Art and landscape - Thomas Gainsborough's early work is explored at York Art Gallery

One of Britain’s best-loved artists, Thomas Gainsborough is probably best known for his portraiture – he was, alongside Joshua Reynolds, the leading portrait painter of the second half of the 18th century – but a new exhibition at York Art Gallery focuses on his early career and his love of landscapes.

Rosie Razzall, curator of prints and drawings for the Royal Collection Trust, admiring Gainsborough’s painting Cornard Wood at York Art Gallery. (James Hardisty).

On display for the very first time are 25 landscape drawings from the Royal Collection only recently reattributed to Gainsborough.

They were previously believed to have been by Edwin Landseer, having been acquired from his studio by Queen Victoria in 1874. They were bound in an album entitled “Sketches by Sir E Landseer” and housed for over a century in the Print Room at Windsor Castle.

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“No-one really questioned the provenance of the drawings, but then art historians and scholars started looking at them in more detail and realised that they were not really like other sketches by Landseer,” says Beatrice Bertram, senior curator at York Art Gallery.

Paper conservator Puneeta Sharma examines Gainsborough’s trees beside a lake, circa 1748-50, which features a large oil stain from the young artist’s studio. (Picture: The Royal Collection Trust).

“The turning point came in 2013 when the art historian Lindsay Stainton was going through them and identified one of them as a sketch by Gainsborough of his well-known landscape painting Cornard Wood, which led to the reattribution of the drawings to Gainsborough.”

The Royal Collection approached York Art Gallery in 2018 to be one of the partner galleries, alongside the National Gallery of Ireland in Dublin and Nottingham Castle, to which an exhibition of the drawings would tour. “We jumped at the chance when they asked us,” says Bertram. “It is really exciting – the drawings deserve to be shown and enjoyed by the public and it is wonderful to be the first gallery on the show’s tour.”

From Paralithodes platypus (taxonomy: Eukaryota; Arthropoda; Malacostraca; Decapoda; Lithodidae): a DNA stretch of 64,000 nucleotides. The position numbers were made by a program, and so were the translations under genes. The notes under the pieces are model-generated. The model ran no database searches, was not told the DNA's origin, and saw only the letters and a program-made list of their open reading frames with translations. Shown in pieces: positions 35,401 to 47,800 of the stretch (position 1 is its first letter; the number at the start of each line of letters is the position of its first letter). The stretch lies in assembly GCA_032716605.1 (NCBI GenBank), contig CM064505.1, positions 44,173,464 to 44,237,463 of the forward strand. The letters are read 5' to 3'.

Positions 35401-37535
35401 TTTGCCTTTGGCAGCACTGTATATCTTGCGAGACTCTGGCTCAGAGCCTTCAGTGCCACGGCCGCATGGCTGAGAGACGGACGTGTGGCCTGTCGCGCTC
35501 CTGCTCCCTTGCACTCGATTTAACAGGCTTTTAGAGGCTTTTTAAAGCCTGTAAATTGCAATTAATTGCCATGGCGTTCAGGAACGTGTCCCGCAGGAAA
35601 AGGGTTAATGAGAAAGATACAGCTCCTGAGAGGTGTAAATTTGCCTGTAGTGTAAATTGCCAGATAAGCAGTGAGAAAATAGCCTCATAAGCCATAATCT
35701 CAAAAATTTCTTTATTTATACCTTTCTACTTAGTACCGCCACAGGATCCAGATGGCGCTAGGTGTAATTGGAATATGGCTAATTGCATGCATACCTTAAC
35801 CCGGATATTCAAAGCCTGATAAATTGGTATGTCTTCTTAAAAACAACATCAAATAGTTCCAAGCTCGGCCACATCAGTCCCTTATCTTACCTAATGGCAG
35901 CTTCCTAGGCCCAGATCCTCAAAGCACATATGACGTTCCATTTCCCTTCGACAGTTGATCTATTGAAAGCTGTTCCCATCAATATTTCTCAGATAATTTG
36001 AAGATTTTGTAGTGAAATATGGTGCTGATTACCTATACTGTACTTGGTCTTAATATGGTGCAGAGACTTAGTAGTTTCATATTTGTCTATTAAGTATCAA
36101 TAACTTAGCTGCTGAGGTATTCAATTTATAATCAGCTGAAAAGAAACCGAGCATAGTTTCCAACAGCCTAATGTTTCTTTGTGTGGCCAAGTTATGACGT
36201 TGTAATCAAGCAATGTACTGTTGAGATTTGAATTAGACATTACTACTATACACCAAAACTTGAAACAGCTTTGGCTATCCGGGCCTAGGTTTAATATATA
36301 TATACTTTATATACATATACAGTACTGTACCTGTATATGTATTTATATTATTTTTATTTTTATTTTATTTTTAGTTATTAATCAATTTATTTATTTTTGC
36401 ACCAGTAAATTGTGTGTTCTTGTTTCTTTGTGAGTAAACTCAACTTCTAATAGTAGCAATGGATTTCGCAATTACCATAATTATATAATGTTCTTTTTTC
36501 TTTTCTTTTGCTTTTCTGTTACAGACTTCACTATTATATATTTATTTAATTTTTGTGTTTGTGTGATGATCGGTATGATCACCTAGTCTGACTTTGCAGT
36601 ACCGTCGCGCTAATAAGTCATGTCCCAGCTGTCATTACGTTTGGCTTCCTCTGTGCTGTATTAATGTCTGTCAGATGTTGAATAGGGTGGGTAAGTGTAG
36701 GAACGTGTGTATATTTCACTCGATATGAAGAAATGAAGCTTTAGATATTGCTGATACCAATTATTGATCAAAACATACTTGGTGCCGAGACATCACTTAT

Young Gainsborough: Rediscovered Landscape Drawings offers fresh insight into his processes, reveals his enduring love of landscape and nature and demonstrates his prodigious youthful talent. “Early works always give us a new perspective,” says Bertram. “Gainsborough was a very young man at this point – he was only 19 or 20. It helps us to build a picture of his creative practice and to see how sophisticated his work was for a teenager. The play of light and shadow is exquisite.”

The youngest son of a cloth merchant from Sudbury in Suffolk, Gainsborough showed artistic promise from a very young age and spent much of his childhood creating landscape views of his home county.

Thomas Gainsborough, Study for Cornard Wood, c.1748 - (Credit Royal Collection Trust).

“As a boy, he would scamper out into the countryside in the early morning to make drawings which he would secrete around the house and his father would find them later,” says Bertram.

Gainsborough was still only in his early teens when he went to study art in London under the engraver Hubert Gravelot, but he continued his practice of drawing in the open air as he developed his skills – many of the drawings in the exhibition have visible pin holes in the corners suggesting that he attached them to a portable drawing board.

“He would sketch outside in front of his subject and then go back into his studio where he had a table on which he would create these mini-landscapes using broccoli for trees and stones, twigs and ferns and then use them to play with compositional ideas for his drawings,” adds Bertram. “You get a real sense of him being in his studio because some of the drawings have brown marks on them which are stains from where he accidentally tipped over a bottle of linseed oil.